Historical context

If we start from recent contemporary history, the first Czechoslovak Republic (1918-1938) was created from former Austro-Hungarian territories populated by Czechs, Slovaks and Ruthenians, as well as a large German-speaking population located in the Sudetenland. The young parliamentary democratic republic experienced its first upheavals with the economic crisis of 1929 and the rise of Nazism in Germany. In 1938, the Sudetenland region was annexed by the Third Reich. The "Munich Agreement" gave birth to a second Czechoslovak Republic that was nipped in the bud with the invasion of the country by German troops on March 15, 1939.

After the Second World War, Czechoslovakia was reunited but nevertheless cut off from Ruthenia which was annexed by the Soviet Union. The period 1945-1948 marked the advent of the Third Czechoslovak Republic until the “Prague coup d'état”. The country suddenly falls into a communist regime and becomes the Czechoslovak Socialist Republic (1948-1989). A timid liberalization in 1968, called "Prague Spring", involves the intervention of the forces of the Warsaw Pact which derail what Alexander Dubček called the "last chance to save real socialism" and close the country for twenty years (1).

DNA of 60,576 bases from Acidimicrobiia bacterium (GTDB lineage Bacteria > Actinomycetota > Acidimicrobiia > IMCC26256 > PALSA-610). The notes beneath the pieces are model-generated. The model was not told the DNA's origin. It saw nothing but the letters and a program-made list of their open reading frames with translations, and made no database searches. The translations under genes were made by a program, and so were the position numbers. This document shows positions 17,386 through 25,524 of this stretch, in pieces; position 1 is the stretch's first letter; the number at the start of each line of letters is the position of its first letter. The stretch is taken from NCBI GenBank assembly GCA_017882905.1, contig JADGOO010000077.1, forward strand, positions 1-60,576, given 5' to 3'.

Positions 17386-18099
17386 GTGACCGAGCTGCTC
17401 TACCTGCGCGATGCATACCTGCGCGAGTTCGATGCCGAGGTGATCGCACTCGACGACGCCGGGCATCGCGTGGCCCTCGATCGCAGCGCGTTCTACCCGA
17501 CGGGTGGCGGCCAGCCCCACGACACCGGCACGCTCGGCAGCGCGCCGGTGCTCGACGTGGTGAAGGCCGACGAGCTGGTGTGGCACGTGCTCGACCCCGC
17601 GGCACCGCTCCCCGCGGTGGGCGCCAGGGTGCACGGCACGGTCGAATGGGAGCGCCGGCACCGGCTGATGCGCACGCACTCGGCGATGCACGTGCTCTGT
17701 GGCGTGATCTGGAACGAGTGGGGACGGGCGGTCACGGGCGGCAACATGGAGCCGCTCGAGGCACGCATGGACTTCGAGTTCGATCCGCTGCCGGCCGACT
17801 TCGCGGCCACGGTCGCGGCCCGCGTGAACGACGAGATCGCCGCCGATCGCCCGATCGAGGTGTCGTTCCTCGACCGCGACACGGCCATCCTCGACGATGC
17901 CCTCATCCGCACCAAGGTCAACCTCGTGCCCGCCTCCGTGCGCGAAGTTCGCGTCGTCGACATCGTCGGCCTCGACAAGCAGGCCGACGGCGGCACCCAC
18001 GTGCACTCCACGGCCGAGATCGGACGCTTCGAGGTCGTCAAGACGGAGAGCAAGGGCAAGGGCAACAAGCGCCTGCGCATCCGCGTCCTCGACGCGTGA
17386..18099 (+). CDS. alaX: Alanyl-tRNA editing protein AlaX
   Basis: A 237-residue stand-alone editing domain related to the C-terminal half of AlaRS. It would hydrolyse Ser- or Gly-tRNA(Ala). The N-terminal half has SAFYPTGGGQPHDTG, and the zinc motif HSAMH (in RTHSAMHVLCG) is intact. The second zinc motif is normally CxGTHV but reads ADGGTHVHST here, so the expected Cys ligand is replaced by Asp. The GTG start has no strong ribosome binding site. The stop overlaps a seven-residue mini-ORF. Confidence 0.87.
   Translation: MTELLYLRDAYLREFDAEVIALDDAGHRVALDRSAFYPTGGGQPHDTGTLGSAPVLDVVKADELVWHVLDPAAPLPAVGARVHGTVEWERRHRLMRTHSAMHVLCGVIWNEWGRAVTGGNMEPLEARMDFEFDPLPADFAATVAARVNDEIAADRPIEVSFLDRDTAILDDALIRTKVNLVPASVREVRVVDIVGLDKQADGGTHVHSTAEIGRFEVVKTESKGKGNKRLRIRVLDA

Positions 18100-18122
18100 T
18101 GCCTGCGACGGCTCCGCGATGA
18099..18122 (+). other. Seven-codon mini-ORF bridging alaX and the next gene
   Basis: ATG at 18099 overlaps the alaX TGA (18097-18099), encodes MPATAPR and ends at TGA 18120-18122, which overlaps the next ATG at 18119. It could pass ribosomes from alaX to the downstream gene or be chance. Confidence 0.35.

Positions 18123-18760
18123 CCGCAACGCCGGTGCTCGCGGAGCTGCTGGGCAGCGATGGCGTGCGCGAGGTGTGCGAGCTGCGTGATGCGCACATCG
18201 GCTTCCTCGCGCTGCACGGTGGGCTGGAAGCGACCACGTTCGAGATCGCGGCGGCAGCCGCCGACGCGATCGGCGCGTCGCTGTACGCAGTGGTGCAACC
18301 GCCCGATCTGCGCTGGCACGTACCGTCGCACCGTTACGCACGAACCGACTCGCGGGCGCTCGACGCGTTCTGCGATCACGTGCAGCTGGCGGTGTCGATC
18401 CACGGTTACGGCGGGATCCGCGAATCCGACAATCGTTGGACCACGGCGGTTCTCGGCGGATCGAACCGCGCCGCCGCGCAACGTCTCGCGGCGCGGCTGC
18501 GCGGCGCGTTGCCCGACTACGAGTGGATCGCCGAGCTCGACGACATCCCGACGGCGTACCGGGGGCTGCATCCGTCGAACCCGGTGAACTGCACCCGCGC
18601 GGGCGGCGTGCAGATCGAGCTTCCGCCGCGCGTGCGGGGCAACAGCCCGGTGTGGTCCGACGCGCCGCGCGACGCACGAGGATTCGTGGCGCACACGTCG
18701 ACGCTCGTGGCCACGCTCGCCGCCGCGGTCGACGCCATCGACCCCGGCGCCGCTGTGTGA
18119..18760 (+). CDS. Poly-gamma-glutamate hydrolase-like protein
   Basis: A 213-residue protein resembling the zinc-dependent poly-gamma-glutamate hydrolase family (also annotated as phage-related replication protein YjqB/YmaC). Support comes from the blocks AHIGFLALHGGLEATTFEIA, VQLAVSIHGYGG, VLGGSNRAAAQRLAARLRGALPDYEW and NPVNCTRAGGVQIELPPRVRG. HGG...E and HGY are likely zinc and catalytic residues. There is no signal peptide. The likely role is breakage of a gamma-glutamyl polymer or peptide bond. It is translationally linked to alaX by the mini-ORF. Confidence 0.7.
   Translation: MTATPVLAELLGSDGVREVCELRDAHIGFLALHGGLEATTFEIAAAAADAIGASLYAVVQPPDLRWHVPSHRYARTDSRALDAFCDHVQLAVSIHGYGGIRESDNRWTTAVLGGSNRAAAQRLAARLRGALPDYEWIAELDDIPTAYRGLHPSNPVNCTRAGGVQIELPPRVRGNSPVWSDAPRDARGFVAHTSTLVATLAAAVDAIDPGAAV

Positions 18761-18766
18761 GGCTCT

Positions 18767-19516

The "perestroika" organized by Gorbachev in the USSR and the "Velvet Revolution" of autumn 1989 in Czechoslovakia, precipitated the fall of the Czechoslovak communist regime and brought the dissident Václav Havel to power in the new Czech and Slovak Federal Republic from 1989 to 1992. But the historical and insoluble national sensibilities between Slovaks and Czechs lead in 1993 to a smooth partition of the country and to the birth of two new democracies: Slovakia (2) and the Czech Republic or Czechia. It is this young country which is now entering the large Numizon catalog.


Front of 2000 korun Type 1996 (Ref. Pick: # 16). Although this note has been issued several times, 1996 is not a current year!


(1) “Czechoslovakia”, Wikipedia article.
(2) Slovakia will soon be available in the Numizon catalog.

Our sources

  • "The Banknote Book: Czech Republic" by Owen W. Linzmeyer.
  • "Czech Republic" Standard Catalog of World Paper Money, 1961-present, 17th edition (pages 290 to 293).
  • Bank Note Museum: "Czechia".
  • Photos from cgb.fr and ebay sales archives.